Parents in the UAE, put your teens to work

A new ‘teen work permit’ brings the benefits of employment experience to the Emirates’ youth.
“Children taking part-time jobs can expect psychological, social, and educational benefits.”

The UAE government announced teen work permits earlier this month, allowing children aged 15 and older to get part-time jobs. My teenage children think this is terrific news. Similarly, from personal experience, I appreciate the valuable lessons that part-time employment can teach a child.

I was 15 when I got my first part-time job, helping out at a local silk-screen printing company after school. Initially, I was tasked with washing the ink-stained screens after each print run – the job nobody else wanted. However, I later graduated to more sophisticated tasks such as hand-printing T-shirts and corporate letterheads. I even got to develop my designs and use the darkroom – skills I retain to this day.

Thirty years have passed, but I still recall the names of my print shop colleagues: Steve the hippy, John Mac and the two graphic designers whom everyone simply called the Beastie Boys. Beyond the workmates and the workplace banter, also etched in my memory, is that first-ever payday. I recall the overwhelming feeling of autonomy it evoked: this is my money, I earned it, I can spend it how I like. I bought a very fashionable pair of trousers from Topman.

Not everyone, though, is immediately convinced that children working is such a great idea. For some people, any mention of children in the workforce quickly conjures up Dickensian images of malnourished chimney sweeps. Or children in low-income countries, toiling in sweatshops, forced to forsake education to fashion footwear.

However, the UAE’s plans are a far cry from all of that. Instead, UAE teens are being encouraged to take part-time jobs to gain real-world work experience, build skills and perhaps learn the value of money.

It is also worth noting that the UAE is a signatory to the UN Convention on the Rights of the Child, Article 32 of which states that children should be: “protected from economic exploitation and from performing any work that is likely to be hazardous or to interfere with the child’s education, or to be harmful to the child’s health or physical, mental, spiritual, moral or social development.”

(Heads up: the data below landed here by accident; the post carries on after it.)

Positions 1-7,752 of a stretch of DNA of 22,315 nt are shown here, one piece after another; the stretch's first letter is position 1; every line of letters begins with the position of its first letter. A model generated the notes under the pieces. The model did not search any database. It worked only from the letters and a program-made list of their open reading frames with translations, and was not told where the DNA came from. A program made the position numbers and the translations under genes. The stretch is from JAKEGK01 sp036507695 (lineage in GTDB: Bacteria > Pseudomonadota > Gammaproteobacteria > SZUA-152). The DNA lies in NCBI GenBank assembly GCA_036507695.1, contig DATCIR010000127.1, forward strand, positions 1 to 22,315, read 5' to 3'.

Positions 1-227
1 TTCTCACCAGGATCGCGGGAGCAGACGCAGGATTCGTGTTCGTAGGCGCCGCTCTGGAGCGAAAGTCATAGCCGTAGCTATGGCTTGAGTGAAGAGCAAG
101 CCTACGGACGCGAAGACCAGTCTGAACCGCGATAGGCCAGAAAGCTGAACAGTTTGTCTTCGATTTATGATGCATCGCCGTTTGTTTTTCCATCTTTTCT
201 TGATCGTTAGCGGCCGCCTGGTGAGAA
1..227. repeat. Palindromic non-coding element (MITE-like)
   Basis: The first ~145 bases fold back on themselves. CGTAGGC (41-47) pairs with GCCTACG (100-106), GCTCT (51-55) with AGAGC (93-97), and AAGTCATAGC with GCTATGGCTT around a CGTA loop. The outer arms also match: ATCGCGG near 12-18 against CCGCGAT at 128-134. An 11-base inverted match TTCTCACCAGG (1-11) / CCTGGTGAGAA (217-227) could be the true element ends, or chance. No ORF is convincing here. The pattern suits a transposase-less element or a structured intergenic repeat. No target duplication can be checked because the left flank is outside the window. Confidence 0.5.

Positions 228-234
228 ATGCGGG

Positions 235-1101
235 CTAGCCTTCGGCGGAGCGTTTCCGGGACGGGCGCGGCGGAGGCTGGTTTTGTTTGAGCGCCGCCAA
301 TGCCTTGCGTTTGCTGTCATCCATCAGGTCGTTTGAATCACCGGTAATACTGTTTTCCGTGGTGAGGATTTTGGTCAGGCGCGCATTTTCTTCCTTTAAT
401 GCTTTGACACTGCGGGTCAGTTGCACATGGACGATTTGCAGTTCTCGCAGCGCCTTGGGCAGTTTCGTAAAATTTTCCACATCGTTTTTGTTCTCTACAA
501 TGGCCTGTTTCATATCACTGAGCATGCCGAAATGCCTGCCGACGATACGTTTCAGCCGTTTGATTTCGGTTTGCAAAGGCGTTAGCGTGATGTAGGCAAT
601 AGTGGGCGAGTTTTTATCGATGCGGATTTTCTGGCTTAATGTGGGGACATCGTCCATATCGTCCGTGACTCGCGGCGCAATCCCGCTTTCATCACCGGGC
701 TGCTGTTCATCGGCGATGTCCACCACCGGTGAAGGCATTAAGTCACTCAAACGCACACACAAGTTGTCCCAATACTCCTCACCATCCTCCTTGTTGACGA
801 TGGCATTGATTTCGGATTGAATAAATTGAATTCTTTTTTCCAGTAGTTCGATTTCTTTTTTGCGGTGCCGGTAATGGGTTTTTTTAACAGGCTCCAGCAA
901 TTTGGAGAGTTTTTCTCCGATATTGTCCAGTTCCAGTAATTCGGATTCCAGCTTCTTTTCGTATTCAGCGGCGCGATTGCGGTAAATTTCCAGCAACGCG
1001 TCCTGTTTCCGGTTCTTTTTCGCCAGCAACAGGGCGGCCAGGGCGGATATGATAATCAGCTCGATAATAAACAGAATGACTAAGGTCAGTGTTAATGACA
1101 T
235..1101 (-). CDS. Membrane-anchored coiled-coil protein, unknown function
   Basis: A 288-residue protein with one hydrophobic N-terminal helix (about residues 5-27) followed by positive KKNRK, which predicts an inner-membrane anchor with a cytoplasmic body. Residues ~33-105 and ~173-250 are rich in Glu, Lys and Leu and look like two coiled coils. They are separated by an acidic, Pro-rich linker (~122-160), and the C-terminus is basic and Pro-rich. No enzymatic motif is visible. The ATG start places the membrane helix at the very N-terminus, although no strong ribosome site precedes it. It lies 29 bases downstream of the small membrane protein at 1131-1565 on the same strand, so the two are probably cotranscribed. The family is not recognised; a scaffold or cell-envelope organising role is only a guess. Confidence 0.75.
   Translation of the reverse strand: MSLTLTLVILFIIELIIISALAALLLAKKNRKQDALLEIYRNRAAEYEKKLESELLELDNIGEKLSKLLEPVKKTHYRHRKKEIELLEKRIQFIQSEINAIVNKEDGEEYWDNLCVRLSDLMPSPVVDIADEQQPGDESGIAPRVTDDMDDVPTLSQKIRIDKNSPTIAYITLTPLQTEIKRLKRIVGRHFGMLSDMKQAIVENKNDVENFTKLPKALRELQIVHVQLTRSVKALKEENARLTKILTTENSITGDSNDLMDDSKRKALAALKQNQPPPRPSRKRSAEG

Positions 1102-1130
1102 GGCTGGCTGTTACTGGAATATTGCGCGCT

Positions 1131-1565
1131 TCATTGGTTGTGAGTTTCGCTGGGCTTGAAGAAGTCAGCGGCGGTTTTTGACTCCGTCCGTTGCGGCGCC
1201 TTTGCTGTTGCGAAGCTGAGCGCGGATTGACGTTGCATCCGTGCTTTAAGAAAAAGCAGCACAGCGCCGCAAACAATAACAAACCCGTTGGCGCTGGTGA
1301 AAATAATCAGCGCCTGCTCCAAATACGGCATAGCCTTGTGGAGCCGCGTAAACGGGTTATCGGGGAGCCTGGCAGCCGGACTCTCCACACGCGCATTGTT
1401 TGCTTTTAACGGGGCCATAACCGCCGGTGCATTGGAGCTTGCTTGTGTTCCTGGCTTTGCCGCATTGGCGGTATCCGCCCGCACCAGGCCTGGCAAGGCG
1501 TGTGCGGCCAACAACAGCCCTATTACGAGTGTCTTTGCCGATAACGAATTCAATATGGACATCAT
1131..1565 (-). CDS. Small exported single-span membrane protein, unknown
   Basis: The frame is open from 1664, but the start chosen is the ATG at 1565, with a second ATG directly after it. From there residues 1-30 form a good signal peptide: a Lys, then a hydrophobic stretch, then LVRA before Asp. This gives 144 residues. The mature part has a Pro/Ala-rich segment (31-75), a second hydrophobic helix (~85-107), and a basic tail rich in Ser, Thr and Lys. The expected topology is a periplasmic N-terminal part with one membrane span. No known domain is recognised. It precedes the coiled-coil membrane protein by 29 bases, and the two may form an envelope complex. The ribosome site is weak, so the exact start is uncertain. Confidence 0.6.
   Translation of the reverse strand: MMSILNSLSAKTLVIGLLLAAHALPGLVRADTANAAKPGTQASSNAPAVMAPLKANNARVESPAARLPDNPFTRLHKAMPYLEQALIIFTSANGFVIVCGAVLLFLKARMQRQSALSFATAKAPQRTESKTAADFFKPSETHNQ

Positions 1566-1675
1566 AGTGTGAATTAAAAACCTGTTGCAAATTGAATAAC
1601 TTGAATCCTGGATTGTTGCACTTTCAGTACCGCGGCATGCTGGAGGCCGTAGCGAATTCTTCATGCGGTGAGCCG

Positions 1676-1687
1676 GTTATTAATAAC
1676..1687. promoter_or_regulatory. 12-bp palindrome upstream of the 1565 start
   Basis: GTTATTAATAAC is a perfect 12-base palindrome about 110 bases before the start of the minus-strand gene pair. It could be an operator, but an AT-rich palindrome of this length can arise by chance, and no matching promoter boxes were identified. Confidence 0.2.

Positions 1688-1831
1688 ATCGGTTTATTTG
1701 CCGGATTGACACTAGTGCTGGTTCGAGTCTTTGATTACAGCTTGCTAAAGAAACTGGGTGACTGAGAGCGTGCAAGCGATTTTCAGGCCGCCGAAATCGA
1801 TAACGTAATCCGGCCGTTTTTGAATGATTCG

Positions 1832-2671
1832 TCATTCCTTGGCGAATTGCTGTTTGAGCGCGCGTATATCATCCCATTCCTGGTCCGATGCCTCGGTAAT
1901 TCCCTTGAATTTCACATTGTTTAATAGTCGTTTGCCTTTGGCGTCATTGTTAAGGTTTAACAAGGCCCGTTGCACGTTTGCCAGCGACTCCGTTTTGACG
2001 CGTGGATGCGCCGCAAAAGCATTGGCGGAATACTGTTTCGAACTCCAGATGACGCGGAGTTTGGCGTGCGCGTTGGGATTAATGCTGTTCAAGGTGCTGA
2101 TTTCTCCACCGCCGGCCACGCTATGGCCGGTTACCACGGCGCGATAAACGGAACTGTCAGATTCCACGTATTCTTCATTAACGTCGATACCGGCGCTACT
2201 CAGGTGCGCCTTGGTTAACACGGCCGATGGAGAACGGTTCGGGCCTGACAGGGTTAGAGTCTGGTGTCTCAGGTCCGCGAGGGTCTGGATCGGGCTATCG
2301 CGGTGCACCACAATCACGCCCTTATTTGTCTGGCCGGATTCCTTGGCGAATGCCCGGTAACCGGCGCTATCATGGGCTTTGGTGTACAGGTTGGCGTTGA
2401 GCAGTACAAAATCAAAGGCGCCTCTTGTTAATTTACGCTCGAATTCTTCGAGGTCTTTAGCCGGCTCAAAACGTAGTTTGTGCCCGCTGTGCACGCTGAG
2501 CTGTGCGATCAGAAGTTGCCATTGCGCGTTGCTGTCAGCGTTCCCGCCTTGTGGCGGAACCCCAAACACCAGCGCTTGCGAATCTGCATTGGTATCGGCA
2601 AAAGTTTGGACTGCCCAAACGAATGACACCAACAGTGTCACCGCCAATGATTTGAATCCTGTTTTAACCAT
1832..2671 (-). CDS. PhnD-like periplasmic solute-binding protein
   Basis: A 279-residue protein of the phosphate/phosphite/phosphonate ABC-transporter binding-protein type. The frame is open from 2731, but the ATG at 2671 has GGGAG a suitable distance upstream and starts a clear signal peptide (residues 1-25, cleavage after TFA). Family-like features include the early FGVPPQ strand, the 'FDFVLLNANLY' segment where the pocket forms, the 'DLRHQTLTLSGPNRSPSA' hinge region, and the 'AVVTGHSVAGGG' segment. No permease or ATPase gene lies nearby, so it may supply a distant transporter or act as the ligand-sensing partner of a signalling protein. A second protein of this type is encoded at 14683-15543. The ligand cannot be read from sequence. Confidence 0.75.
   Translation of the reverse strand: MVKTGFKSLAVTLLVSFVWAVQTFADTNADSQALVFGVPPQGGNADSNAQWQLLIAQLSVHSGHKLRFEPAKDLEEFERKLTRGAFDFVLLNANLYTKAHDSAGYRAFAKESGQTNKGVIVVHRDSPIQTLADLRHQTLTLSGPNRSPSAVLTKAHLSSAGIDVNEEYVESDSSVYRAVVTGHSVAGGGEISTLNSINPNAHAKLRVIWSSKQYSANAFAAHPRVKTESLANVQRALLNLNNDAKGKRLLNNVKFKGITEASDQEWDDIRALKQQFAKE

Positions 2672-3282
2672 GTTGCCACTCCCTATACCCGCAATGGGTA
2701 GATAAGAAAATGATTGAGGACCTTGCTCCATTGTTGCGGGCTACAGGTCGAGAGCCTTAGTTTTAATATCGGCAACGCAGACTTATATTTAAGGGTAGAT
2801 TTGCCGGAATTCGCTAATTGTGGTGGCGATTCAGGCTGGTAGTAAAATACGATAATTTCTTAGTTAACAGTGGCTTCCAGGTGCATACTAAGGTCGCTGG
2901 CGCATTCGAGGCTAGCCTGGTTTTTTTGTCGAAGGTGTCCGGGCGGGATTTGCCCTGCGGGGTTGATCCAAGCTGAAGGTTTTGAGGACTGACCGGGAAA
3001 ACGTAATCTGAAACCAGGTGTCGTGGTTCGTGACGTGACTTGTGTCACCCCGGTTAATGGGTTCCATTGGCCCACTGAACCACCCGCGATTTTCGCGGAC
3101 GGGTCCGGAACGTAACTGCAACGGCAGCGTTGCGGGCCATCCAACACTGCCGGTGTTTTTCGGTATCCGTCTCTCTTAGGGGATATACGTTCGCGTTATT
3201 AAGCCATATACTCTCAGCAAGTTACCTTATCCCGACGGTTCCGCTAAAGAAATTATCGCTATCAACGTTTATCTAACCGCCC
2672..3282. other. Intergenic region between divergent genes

Along with these legal protections, children taking part-time jobs in the UAE can also expect to realise a host of psychological, social, and educational benefits. For instance, the workplace can help foster agency (responsibility) and autonomy (independence). For example, if a task is incomplete there are real-world consequences, not just poor grades. Similarly, we might be assigned specific duties, but it is often left up to us how and when we perform them.

In addition to agency and autonomy, many part-time jobs will also help us develop social skills and a sense of in-group belonging. The students in my university courses always complain when they have group-based assignments. I repeatedly tell them that the world of work is one big group project after another – best to get used to it. For teens to have an opportunity to learn the value of teamwork, collaboration and interdependence is invaluable. In many cases, working within a team also gives us a real sense of belonging. Decades of psychological research suggest that this sense of belonging (social identity) helps make us more resilient and greatly contributes to our overall emotional wellbeing. Professor Alexander Haslam, an authority on social identity, writes: “Social identities and the notions of ‘us-ness’ that they embody and help create are central to health and wellbeing.”

Beyond the psychological and social benefits of part-time work, there are educational benefits too. Although time is a finite resource, employment is not necessarily in competition with education; it can be complimentary. Part-time work can, and frequently does, add value to education, making significant contributions to developing the child’s personality, talents, physical and cognitive abilities.

There are also possibilities for employers and schools to come together to promote collaborative opportunities. For example, this could involve employers reaching out to schools with a list of part-time positions and detailing the type of learning associated with each role. Similarly, schools might request that employers offer part-time opportunities aligned with particular learning objectives.

The potential benefits of children working part-time are immense. My own teenage experiences of the workplace prepared me well for life after college. I acquired valuable skills, but more importantly, I learned how the world of work works: the hierarchies, cliques, and unwritten rules. My early experience of these things helped me navigate the wonderful and sometimes woeful world of work.

Source: The National News